In school bus transportation, you often use phrases like “precious cargo” and “safety is our top priority.” These are apt descriptions of your passengers and your operational imperative. Frequent use of these phrases can help to remind you of the critical nature of what you do — but it can also lead to a dangerous complacency.
I’m not speaking in riddles here. What I’m trying to say is that we need to constantly freshen our perspectives. Yes, safety is important. I would hope that it’s the overriding responsibility of everyone who transports passengers. But playing it safe can also be dangerous.
Ah, now you see what I’m getting at. Or at least I hope you do. The danger lies not in striving for the highest level of safety in your transportation program, but in believing that your program is already as safe as it can be. Maintaining the status quo provides comfort because it feels safe. It isn’t.
Overcoming your fear
To attack this illusion requires the courage to confront one of your worst fears: that you’re not performing as well as you could; that you could do better.
Doing better is difficult. It means letting go of the notion that “good enough” is actually good enough. Half-hearted pre-trip inspections aren’t good enough; buses rolling out of the lot with brake flaws aren’t good enough; routes that require children to cross hazardous intersections aren’t good enough.
I could draw up a long list of my own “good enoughs,” but I don’t want to bore you with my problems. My job is important, but not as important as yours. I don’t transport 24 million children every school day. I don’t try to manage their behavior while navigating a 36,000-pound bus down the road with impatient motorists nipping at my rear end. I don’t deal with angry parents who want to know why the bus was late or why Junior is being picked on by the other kids. What you do for a living has a razor-thin margin of error. That’s why “good enough” isn’t.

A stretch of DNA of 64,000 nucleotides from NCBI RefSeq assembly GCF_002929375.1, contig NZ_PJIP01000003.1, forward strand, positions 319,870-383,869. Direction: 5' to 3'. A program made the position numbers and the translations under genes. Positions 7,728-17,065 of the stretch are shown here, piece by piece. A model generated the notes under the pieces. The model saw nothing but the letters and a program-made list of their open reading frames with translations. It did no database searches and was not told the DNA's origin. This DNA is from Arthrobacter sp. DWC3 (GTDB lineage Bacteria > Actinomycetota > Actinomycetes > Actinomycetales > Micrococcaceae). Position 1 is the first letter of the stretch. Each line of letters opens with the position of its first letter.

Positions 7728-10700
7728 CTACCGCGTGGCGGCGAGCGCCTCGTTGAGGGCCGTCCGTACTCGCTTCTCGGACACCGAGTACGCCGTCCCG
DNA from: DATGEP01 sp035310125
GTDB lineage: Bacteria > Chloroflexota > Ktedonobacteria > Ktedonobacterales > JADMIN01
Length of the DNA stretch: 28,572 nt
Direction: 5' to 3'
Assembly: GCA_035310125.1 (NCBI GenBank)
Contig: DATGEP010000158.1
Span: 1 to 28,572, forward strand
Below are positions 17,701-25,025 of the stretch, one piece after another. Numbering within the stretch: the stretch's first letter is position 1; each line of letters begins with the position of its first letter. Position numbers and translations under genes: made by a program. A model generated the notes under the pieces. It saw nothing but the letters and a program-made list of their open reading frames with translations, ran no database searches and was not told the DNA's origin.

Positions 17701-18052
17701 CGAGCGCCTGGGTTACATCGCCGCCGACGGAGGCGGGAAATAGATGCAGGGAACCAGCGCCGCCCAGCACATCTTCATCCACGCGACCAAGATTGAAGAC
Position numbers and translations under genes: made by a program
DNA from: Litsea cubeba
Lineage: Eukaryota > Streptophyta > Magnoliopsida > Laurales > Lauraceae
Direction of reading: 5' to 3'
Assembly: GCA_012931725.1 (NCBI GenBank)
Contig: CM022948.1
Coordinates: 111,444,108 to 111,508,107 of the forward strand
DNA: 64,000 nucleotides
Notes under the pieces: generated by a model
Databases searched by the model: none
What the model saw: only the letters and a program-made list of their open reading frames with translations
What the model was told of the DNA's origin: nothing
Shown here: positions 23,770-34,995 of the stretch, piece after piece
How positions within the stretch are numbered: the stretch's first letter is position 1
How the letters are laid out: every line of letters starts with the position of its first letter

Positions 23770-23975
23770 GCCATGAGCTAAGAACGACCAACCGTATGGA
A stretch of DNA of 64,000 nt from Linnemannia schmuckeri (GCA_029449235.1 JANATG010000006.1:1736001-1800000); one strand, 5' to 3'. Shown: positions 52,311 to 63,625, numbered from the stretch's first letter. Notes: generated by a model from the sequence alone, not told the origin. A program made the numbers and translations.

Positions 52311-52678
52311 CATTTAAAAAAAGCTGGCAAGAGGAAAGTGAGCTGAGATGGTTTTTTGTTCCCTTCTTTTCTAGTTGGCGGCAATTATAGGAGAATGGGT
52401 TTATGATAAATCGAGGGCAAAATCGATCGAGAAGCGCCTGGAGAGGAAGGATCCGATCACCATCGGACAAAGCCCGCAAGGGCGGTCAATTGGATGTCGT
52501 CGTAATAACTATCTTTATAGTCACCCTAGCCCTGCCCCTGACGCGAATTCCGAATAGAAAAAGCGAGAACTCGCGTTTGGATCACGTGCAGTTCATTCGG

Improvement is vital
Recognizing that improvement is essential is the first step. Even if your safety record is the envy of every school bus operation in the state, you’re always just one catastrophic accident away from a quick and merciless free fall to the bottom of the safety ladder.
The second step is to spread the message. Here’s what to tell anyone who’ll listen: “This year, we’re going to find ways to improve the operation. I want to hear your suggestions.”
The third step is to create a plan with measurable objectives. The key here is to come up with reasonable suggestions. Setting the bar too high can be demotivating and actually have a negative effect on performance levels. Also, you need to explain the positive consequences of meeting these objectives.
The fourth step is to challenge your people. Make it clear that they will need to commit themselves to the plan. Those who can’t abide by this need for commitment should be encouraged to look for another type of employment.
The fifth step, of course, is to execute the plan. And to reward those who help you reach your goals.
Let’s make improvement our top priority. That includes raising the bar on safety, efficiency, morale, innovation, training and hiring. Don’t try to be perfect. That’s a sure-fire way to ensure failure. Try to be a little better every day. I’ll do the same.